While this is not a definitive list, here are some major features Piwik has that compares it to other top-billing web analytics packages:

Multiple Website support - complete with mini-dashboardFiltering of IPs, page parameters, currencyGoal & Revenue TrackingURL Tracking Parameter SupportAutomatic tracking of downloads without taggingAutomatic tracking of Outlinks (URLs people left your site for)Custom VariablesFull API supportSegmentation (through API only for now)Custom dot, bar and pie graphs, tag clouds and sparklinesCustomizable DashboardSupport for multiple users with varying access levelsReport export to PDF, Excel, XML, JSON and various other text-based files

There's also a roadmap of features coming soon in version 2.0, due out this year. These features include:

Page speed reports and load time analysisA graphical UI for implementing segmentationLog file analysis includesImproved site search trackingImproved AdWords campaign trackingMany other UI enhancementsGive it a Spin

Piwik offers an online, live demo so you can kick the tires and get a feel for how it works. It is based on anonymous access, so some features aren't available. However, you can see how multiple sites operate and how nearly all the reporting works, including the real-time reports.

Piwik is easy to install. All it requires is standard FTP access and the ability to create a database.

If your hosting provider allows you access to phpmyadmin and file uploading, you're all set. The set-up process takes about five minutes in seven, quick, web-based steps. In fact, if you're familiar with a self-hosted WordPress setup and/or upgrade process, the Piwik processes are nearly identical.

Piwik is Free Software

The differences between open source and free software are relatively subtle to the average user, but quite dramatic to the developers. Regardless, this means free, quality software for you to use. And, in turn, software that you can study, modify, change, and redistribute to clients, if you feel so inclined.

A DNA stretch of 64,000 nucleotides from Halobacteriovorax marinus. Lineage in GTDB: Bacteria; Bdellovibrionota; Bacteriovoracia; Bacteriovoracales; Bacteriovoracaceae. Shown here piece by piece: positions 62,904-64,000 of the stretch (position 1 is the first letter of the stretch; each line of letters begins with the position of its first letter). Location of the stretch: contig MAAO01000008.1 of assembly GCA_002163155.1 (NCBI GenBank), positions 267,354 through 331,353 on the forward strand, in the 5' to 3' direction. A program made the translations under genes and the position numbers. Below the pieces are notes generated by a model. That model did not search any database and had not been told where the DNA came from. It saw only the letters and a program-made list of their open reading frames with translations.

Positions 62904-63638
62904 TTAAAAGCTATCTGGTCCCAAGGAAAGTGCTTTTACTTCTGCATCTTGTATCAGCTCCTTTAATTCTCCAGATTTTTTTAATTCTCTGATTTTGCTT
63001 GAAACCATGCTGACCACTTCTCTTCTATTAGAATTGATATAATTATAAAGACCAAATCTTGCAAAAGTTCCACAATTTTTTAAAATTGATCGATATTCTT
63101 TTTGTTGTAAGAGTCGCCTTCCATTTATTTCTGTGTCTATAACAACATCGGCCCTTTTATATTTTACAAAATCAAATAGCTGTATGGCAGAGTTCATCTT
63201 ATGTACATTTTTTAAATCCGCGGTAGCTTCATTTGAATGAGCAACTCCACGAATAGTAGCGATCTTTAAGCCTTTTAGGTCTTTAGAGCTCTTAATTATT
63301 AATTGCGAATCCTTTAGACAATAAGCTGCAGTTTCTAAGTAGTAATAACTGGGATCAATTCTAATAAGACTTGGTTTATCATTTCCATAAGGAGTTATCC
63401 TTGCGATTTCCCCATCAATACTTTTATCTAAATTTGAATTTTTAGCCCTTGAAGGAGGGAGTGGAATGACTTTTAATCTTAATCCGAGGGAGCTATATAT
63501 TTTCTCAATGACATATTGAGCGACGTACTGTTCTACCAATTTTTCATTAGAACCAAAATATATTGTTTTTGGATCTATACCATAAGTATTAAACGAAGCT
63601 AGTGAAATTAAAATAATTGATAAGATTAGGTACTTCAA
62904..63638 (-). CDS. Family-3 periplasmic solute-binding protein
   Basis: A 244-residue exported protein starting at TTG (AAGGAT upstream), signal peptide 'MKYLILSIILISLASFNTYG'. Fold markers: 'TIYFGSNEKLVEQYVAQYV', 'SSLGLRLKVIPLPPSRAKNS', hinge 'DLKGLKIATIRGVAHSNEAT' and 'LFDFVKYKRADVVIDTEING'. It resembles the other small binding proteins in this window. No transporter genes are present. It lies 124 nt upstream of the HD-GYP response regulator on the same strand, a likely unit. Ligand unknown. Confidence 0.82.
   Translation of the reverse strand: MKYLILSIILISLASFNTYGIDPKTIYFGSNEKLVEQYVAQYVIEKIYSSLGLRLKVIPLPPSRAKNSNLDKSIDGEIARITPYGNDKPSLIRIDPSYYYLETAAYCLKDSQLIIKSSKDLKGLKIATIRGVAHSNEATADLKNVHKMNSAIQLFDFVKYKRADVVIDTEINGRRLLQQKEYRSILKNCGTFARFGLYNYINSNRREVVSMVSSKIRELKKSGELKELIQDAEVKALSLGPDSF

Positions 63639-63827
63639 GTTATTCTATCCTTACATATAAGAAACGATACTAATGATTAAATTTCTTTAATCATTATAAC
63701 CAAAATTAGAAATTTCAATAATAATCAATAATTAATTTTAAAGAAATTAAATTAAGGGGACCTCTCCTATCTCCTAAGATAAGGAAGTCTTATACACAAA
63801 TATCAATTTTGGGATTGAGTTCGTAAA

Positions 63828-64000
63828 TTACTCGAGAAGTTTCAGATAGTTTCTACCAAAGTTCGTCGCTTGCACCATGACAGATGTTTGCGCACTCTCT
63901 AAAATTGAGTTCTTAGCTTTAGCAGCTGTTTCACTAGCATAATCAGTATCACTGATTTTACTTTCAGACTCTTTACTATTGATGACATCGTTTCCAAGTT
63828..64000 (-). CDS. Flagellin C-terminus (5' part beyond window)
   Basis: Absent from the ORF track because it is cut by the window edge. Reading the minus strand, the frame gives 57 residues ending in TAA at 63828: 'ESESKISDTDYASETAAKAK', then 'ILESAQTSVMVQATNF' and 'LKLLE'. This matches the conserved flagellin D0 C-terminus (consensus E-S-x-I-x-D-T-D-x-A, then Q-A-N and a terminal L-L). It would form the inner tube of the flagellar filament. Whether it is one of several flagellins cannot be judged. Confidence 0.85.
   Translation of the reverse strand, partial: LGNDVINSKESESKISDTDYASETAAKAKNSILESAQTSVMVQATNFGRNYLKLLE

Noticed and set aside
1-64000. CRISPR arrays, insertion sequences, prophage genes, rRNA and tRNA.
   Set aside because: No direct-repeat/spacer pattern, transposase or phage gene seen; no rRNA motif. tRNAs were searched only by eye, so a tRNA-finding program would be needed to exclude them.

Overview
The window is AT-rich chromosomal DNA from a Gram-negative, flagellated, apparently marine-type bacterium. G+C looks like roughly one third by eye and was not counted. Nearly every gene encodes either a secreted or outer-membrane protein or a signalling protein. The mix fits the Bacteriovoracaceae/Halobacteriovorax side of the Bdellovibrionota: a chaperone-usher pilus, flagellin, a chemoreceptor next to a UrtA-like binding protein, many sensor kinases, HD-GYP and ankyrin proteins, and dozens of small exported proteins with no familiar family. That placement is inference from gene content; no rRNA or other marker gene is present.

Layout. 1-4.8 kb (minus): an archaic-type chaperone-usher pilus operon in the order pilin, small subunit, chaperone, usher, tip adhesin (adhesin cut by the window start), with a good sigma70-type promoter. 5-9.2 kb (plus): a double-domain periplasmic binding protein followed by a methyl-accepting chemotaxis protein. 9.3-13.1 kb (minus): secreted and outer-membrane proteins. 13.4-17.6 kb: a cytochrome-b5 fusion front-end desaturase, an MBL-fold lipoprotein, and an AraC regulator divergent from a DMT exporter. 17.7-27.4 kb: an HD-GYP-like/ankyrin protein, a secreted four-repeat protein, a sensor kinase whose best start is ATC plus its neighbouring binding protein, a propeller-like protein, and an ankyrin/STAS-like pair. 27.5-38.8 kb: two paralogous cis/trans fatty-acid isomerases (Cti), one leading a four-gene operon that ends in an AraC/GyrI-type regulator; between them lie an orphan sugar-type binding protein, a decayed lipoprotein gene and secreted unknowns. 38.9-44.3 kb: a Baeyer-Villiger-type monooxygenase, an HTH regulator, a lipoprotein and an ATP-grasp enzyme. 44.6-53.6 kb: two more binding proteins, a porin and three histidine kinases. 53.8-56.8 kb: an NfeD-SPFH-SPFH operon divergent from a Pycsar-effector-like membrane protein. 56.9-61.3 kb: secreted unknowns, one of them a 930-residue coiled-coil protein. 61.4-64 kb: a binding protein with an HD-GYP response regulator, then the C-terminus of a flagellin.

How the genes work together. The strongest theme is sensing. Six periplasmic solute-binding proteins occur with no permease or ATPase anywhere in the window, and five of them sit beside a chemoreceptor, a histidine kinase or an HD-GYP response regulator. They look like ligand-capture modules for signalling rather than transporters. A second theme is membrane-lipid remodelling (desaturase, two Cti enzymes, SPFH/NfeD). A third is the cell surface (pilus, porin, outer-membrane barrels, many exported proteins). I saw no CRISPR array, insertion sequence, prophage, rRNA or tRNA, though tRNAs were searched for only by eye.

Is your data and your users' privacy a concern for you? With a focus on privacy and keeping data safe, will you be checking out Piwik? Do you already use it? Do you have questions? Drop a comment below and tell us!

Harnessing the $9+ Billion Social and Mobile Ad Potential
In partnership with Moontoast, ClickZ presents the "Ultimate Guide to Social Rich Media Advertising". Social rich media advertising offers a one-of-a-kind opportunity for brands and agencies to target consumers with interests that match the virtues and values of their products. Download your free guide today!

SEO Tactics for App Stores, Mobile App Website Pages & Local Markets

The world of mobile apps is foreign territory to most online marketers.

Developing apps require different skills than traditional website development. Mobile app creation forces marketers to understand the limitations of different platforms, devices, and tracking.

Once an app is developed and ready for download, the biggest challenge, just like with websites, is to get users to find it, or even know of its existence.

Your app is one of a million, with 700,000 available in Apple’s App Store, and an equal number in Google Play.

Traditional SEO Tactics to Improve App Discoverability

Users can discover and find apps in two ways: searches through the app stores as well as searches on search engines. Optimizing mobile apps to be more easily discovered by users isn’t that different from optimizing a website for that same purpose.

The two SEO elements to focus on for mobile apps and the app stores are content and links.

SEO for websites primarily includes three things;

Getting your site crawled.Optimizing the content.Building authority through links and social media endorsements.

The SEO difference for mobile apps is that the page on which the app lives is what needs to be optimized, not the app itself. Search engines don’t crawl inside mobile apps to learn what it is or why people want to download it. The content on the page around the mobile app needs to provide the context to give relevant cues for what the app is about.

An app usually has two pages to optimize: the app store page and a marketing page on the business’s website.

Optimizing for App Stores